Canonists then began to examine the possibility that leaving the Catholic Church and becoming a full-fledged member of a non-Catholic faith community (or a non-Christian religion) would constitute a formal act. They found that in some cases, where joining another faith involved structured catechesis and/or ceremonial actions—becoming an Orthodox Jew is probably the most striking example of this—it appeared that this could be the formal act mentioned in this canon. But at the same time, there are many protestant groups which assert that a person becomes one of their members simply by attending their services and generally agreeing with their teachings. And it is difficult to construe this as a formal act for purposes of canon 1117. Once again, it was difficult to draw any definitive conclusion, or to find a rule of thumb for what constitutes a formal act and what doesn’t.
Thankfully, in March 2006, clarification was provided by the Pontifical Council for Legislative Texts, the branch of the Vatican Curia that provides authentic (i.e., official) interpretations of canons and other legal documents when questions are raised. The Council noted that for a true formal act of defection from the Church, “it is necessary that there concretely be:
a.) the internal decision to leave the Catholic Church;
b.) the realization and external manifestation of that decision; and
c.) the reception of that decision by the competent ecclesiastical authority.”
The document notes that merely having one’s name removed from one’s parish membership records does not fulfill these requirements. Rather, a person must intend “a true separation from the constitutive elements of the life of the Church: it supposes, therefore, an act of apostasy, heresy or schism” [emphasis in original]. Additionally, “the act [must] be manifested by the interested party in written form, before the competent authority of the Catholic Church,” which usually means either the person’s diocesan bishop or his pastor.
Offhand, it would therefore seem that most of the Catholics who leave the Catholic Church and begin attending non-Catholic services do not actually make the formal act required by canon 1117. Therefore, in the eyes of the Catholic Church, they are still bound to observe canonical form if/when they decide to marry. Failing to do so will render their marriage invalid.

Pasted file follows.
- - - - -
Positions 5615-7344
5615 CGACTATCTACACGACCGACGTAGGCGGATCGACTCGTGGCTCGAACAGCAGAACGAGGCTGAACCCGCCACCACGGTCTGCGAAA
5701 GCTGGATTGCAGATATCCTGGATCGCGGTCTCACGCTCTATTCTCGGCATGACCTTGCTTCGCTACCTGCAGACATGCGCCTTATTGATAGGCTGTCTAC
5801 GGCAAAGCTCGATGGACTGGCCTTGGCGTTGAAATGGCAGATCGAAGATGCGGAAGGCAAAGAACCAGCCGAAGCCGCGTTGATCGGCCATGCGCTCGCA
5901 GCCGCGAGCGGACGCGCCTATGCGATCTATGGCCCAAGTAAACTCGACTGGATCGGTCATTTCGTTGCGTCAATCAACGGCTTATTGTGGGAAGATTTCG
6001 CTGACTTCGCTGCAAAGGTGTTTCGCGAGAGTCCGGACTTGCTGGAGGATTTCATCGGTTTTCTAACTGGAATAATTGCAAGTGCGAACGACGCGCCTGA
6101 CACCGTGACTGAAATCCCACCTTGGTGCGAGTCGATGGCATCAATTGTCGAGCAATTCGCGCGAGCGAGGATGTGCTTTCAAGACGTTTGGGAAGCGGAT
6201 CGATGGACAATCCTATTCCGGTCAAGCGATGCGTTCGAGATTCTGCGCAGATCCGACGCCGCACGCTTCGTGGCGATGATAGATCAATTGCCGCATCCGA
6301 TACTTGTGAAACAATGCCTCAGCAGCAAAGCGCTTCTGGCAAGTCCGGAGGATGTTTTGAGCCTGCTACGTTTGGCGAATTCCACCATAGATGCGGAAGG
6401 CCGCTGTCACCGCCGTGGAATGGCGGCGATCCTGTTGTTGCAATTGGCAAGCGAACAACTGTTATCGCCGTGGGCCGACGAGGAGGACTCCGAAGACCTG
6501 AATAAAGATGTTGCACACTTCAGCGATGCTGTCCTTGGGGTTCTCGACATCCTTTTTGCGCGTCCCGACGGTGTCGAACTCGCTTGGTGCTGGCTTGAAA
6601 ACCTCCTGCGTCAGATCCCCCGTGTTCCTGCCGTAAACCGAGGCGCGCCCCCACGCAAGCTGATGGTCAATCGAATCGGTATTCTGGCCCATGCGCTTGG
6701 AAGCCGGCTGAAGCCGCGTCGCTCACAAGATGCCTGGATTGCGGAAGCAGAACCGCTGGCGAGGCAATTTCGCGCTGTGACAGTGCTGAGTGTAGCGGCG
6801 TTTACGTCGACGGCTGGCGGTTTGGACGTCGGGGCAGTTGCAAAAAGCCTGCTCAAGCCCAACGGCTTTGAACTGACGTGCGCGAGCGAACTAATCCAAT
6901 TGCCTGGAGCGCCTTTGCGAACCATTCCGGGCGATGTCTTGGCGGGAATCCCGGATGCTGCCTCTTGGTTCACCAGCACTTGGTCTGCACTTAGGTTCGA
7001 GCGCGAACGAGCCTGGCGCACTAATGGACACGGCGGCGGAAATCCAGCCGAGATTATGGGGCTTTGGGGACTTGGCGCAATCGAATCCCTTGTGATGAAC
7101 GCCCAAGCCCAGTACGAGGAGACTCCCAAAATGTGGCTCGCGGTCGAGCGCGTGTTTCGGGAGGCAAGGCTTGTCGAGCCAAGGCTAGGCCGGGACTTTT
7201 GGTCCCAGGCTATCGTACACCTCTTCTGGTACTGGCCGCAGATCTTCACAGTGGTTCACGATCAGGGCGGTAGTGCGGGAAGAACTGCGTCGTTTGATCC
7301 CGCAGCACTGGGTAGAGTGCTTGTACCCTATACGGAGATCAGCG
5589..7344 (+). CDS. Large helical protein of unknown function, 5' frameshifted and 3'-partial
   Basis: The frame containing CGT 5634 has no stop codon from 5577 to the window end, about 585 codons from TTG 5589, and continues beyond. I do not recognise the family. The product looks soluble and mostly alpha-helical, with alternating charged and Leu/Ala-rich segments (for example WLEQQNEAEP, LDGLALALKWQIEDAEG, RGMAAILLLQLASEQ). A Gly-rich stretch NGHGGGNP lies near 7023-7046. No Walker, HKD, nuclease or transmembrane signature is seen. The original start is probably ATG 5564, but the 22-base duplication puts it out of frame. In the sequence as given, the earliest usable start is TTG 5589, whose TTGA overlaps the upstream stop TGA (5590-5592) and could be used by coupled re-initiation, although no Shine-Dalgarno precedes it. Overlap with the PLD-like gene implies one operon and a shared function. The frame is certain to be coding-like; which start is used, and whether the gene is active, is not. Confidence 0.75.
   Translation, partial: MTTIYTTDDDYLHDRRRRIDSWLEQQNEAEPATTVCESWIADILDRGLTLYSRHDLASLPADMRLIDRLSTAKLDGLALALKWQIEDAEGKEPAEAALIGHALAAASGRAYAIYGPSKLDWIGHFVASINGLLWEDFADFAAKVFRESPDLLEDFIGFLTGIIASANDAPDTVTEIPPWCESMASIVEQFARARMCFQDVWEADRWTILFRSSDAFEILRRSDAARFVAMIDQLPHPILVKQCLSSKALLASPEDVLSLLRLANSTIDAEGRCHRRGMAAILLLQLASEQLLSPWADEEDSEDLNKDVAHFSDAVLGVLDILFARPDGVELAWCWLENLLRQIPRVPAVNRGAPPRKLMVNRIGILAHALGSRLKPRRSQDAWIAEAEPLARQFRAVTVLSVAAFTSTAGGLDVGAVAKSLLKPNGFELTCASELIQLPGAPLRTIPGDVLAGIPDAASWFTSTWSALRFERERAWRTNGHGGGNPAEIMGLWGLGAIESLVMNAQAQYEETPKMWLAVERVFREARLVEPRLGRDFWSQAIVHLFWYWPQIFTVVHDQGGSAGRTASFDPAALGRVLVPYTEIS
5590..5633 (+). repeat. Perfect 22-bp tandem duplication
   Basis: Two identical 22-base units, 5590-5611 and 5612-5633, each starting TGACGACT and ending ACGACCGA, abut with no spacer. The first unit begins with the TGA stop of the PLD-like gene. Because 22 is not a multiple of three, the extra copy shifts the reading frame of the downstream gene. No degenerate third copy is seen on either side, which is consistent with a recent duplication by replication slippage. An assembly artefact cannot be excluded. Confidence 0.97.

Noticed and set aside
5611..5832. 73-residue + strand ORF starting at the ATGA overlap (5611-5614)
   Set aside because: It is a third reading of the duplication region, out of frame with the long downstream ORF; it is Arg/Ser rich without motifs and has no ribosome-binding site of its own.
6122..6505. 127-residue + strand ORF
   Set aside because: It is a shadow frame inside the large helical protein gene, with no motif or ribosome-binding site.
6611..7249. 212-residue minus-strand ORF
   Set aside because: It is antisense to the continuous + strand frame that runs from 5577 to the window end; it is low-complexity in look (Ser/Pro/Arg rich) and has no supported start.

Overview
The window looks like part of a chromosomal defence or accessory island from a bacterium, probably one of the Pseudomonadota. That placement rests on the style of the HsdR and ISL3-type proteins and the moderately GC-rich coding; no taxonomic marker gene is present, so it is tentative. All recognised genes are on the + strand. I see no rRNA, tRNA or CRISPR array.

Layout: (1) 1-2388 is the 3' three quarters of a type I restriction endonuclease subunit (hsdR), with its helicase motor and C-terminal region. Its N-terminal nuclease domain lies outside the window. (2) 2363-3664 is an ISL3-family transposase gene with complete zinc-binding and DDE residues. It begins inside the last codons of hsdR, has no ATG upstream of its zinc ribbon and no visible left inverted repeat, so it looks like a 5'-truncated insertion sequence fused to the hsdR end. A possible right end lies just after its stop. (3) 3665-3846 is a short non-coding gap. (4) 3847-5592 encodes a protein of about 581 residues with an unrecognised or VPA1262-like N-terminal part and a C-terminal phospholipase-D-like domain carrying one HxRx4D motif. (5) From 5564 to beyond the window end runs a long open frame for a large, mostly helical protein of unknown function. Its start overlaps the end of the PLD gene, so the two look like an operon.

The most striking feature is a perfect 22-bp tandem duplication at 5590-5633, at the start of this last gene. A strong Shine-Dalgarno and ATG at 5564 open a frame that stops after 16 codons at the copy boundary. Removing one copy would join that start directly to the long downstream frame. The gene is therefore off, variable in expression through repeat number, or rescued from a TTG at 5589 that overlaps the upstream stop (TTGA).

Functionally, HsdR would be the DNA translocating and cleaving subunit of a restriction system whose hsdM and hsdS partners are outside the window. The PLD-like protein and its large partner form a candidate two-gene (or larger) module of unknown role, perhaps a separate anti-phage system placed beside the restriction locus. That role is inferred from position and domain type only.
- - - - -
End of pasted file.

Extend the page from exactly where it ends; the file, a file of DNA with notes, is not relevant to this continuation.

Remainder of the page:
In Ray’s case, his description of his attendance at a Baptist church does not indicate that he actually abjured his Catholic faith and embraced that of the Baptists in a formal way. Nor does it appear from his description of the circumstances that he actually manifested in writing a rejection of Catholic doctrine in favor of Baptist teachings, and sent it to either his pastor or the bishop. If he didn’t, he probably cannot be considered to have left the Church by a formal act—which means he was still bound to observe canonical form when he got married. Ray’s marriage in a Baptist church, without previously obtaining from his bishop a dispensation from canonical form, is in that case most likely invalid. And if it was not a valid marriage, it would not prevent him now from marrying validly in a Catholic wedding ceremony.
So what should Ray do now? Arrange to meet with his pastor, and describe the entire situation. He should be sure to explain honestly the circumstances surrounding his attendance at Baptist Sunday services in lieu of Catholic Mass. If it is clear that Ray was bound to observe the canonical form of marriage and failed to do so, the process of declaring his first marriage to be null may be fairly simple. Once he obtains such a declaration, Ray ought to be able to proceed with the regular preparations for a valid marriage in the Catholic Church.